Live-Streaming Isn’t the Same as Physical Presence
I’ve written elsewhere about why a live-stream service isn’t the same thing as gathering for church and that physical presence is necessary. But I believe that Postman warnings here need to be taken seriously, especially concerning the aspect of physical, sacred space, and the association of screens with entertainment–especially with the advent of smart phones, little televisions we can put in our pocket and carry everywhere with us.
Evangelicals may be skeptical of Postman’s arguments about “sacred space,” but it is undeniable that there is something qualitatively different in coming to the church building compared to staying in your living room for worship. Further, with the ever present and near infinite content on screens always ready for us to consume, to be entertained, it is hard for us not to unconsciously assume that whatever I am watching on this device must therefore also be entertaining. If it isn’t, my brain has been trained to flick over to something else.
And this poses perhaps one of the scarier consequences of “leaning in” to the live-stream option. You can get specific metrics of who is watching, you can count up the “likes” or comments. You can track how long into the message people listened to and when they closed out of it. One may begin to tailor their preaching and message in order to hook more engagements online. For instance, sermons will become shorter, rely on humor more, avoid unpopular doctrines, and abound in lots of practical, topical teaching. Postman concludes:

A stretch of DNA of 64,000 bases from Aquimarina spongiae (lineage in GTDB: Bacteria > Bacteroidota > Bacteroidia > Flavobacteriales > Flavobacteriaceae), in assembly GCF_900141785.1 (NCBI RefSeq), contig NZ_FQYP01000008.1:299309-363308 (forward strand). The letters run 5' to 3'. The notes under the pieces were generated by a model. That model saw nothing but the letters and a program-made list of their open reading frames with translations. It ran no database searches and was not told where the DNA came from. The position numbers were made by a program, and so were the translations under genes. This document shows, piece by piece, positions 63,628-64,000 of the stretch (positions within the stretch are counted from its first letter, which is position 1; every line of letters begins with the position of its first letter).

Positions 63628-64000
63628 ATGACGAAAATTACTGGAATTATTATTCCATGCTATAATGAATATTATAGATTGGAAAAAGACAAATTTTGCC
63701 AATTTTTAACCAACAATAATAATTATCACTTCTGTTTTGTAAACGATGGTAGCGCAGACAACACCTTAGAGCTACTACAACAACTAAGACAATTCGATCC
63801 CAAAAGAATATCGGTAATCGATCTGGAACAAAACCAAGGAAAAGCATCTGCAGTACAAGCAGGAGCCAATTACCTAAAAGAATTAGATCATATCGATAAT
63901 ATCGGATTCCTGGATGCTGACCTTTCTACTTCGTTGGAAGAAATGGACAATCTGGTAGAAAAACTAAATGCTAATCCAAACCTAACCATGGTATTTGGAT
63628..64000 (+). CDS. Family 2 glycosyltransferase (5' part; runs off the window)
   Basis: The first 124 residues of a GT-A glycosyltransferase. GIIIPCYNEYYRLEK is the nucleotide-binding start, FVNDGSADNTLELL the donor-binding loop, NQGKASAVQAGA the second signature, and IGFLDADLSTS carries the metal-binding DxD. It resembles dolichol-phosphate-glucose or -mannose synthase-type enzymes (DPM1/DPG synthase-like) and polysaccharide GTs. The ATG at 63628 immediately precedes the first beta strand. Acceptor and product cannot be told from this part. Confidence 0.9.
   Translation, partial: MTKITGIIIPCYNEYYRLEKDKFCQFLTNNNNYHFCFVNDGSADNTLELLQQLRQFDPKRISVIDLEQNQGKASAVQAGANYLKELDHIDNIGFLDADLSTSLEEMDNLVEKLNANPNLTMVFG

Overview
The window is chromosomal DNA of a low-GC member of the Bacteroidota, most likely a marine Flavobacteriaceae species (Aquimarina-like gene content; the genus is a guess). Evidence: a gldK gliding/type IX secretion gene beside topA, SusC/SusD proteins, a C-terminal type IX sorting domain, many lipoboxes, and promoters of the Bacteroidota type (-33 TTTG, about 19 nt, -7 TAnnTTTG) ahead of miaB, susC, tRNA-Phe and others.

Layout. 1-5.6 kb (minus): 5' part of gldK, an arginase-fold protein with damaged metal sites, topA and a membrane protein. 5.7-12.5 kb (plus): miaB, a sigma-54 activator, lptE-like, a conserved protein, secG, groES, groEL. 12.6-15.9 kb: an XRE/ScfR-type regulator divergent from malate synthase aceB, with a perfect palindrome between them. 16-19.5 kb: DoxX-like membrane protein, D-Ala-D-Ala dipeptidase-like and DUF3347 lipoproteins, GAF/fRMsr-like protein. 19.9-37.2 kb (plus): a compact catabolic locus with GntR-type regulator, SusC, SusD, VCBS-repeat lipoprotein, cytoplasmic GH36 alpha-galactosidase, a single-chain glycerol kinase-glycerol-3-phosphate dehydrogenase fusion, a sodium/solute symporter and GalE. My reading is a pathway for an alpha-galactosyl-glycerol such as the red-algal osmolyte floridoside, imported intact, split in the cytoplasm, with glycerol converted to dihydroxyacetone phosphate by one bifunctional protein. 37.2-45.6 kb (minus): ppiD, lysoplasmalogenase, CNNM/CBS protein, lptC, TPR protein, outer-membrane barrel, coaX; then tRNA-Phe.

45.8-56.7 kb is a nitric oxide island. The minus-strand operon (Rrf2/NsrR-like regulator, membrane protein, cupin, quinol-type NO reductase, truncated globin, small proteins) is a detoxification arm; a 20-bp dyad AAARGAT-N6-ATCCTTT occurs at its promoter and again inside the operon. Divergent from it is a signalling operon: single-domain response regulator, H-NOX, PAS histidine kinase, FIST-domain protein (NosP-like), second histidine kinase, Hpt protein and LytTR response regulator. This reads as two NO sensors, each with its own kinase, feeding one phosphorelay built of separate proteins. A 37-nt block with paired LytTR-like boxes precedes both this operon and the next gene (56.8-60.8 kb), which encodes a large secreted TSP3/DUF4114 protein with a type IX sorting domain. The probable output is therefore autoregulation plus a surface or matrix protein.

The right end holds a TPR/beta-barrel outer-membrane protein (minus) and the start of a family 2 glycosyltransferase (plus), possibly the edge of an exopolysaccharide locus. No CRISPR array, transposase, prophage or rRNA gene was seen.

...The unwritten law of all television preachers: "You can get your share of the audience only by offering people something they want." You will note, I am sure, that this is an unusual religious credo. There is no religious leader--from the Buddha to Moses to Jesus to Mohammed to Luther--who offered people what they want. Only what they need. But television is not well suited to offering people what they need. It is "user friendly." It is too easy to turn off. I believe I am not mistaken in saying that Christianity is a demanding and serious religion. When it is delivered as easy and amusing, it is another kind of religion altogether. - Neil Postman, Amusing Ourselves to Death, p. 117-121